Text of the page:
Madness, Rack, and Honey by poet Mary Ruefle, Pacific Walkers by poet Nance Van Winckel, Sand Theory by poet William Olsen, Proofs and Theories, Essays on Poetry by Louise Gluck, Walking to Martha’s Vineyard by poet Franz Wright, and Interrogation Palace by poet David Wojahn.
Purchase Capacious Earth from Finishing Line Press.
Lois Grunwald’s poems have appeared in the Iowa Poetry Source anthology Leaves By Night, Flowers by Day. An author of many science and natural-history related articles for her work for environmental agencies, she also has led Sierra Club groups on wilderness conservation projects. She received a B.A. degree in journalism from California State University, Fresno, and holds an MFA in Poetry from the Vermont College of Fine Arts. Capacious Earth was a finalist in several poetry publications before being selected by Finishing Line Press. It is her first book of poems. Lois grew up in California’s Central Valley and has lived in the San Francisco Bay Area, Ventura Country, and Southern Oregon. She now resides in eastern Arizona. Visit her online at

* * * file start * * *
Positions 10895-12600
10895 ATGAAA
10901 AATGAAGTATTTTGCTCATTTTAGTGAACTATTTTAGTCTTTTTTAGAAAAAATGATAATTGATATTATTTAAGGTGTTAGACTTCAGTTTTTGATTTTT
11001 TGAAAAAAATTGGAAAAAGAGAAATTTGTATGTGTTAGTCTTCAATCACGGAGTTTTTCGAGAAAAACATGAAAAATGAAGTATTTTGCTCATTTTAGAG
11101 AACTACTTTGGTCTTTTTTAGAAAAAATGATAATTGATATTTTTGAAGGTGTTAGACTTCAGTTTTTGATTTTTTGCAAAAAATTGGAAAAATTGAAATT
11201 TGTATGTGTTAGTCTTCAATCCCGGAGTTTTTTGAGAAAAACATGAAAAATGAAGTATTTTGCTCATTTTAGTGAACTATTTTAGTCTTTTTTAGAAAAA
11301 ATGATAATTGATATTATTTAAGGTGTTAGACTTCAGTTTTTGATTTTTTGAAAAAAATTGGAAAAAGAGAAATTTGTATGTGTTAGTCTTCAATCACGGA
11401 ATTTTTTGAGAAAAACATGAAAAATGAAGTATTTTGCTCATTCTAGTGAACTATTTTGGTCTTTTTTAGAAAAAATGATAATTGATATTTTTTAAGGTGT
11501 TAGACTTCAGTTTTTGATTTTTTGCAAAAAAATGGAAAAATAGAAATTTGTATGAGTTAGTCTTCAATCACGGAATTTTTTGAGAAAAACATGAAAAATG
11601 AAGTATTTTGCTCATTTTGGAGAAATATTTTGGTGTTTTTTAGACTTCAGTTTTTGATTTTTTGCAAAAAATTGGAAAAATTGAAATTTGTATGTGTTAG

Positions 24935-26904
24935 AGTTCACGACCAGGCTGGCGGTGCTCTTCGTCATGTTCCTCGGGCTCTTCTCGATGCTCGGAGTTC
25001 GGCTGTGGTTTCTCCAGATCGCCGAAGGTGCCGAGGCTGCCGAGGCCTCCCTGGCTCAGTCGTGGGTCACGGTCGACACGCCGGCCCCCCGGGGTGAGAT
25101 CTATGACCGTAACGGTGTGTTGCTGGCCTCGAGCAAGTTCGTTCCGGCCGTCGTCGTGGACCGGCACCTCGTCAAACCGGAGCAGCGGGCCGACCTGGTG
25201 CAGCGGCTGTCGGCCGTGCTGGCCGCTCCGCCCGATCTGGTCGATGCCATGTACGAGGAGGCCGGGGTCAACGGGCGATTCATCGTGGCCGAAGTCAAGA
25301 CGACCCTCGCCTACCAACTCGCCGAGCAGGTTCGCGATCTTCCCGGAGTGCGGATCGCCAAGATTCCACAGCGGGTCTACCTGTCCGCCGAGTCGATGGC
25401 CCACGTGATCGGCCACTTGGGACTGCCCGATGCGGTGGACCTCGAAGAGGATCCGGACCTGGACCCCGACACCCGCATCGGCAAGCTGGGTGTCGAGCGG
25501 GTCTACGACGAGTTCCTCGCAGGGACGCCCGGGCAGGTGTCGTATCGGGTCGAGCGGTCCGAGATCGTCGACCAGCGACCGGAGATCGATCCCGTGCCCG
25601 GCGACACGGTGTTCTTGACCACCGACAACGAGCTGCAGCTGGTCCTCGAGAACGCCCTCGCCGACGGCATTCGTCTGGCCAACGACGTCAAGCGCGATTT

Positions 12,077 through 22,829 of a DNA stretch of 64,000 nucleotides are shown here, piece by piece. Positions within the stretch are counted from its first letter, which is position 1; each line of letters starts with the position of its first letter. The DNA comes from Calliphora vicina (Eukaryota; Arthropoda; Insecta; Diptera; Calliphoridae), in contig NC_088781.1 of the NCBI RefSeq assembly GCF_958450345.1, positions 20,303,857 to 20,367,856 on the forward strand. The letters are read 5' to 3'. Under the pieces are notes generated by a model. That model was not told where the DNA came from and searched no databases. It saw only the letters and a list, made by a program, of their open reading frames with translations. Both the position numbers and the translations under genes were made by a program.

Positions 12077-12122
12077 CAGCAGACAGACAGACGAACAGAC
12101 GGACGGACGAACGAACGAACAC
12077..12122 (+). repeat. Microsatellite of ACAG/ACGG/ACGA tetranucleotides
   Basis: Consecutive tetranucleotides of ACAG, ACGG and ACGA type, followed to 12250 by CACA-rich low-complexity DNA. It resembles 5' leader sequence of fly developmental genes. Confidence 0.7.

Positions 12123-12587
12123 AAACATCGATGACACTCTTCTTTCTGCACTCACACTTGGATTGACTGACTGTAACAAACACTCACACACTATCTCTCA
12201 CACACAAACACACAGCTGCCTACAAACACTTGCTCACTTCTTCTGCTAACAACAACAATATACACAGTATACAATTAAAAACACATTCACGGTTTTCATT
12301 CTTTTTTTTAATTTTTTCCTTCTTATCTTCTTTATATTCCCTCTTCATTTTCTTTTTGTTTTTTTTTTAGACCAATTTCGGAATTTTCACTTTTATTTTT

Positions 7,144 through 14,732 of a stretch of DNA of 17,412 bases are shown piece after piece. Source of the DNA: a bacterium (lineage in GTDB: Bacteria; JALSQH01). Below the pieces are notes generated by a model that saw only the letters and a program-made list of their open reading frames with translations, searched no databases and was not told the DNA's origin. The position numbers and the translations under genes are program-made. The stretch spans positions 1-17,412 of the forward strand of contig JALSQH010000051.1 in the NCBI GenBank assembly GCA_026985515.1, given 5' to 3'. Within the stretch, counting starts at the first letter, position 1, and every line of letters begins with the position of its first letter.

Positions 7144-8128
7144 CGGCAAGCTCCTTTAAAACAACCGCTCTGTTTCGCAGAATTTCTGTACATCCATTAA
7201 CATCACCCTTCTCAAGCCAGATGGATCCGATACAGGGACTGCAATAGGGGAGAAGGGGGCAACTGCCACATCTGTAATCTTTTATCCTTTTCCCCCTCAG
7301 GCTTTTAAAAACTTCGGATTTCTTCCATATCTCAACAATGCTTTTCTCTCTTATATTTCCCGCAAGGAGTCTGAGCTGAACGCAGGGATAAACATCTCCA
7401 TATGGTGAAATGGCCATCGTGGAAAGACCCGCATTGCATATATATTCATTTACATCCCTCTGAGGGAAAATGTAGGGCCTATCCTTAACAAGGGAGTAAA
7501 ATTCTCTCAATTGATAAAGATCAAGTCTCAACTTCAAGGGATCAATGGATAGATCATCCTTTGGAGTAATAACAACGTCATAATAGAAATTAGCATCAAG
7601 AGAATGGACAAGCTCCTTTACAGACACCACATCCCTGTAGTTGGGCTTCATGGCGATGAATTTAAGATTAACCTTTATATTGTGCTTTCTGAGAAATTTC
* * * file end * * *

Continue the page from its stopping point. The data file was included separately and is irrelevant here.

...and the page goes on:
Nicole Rollender is a poet, editor and seeker.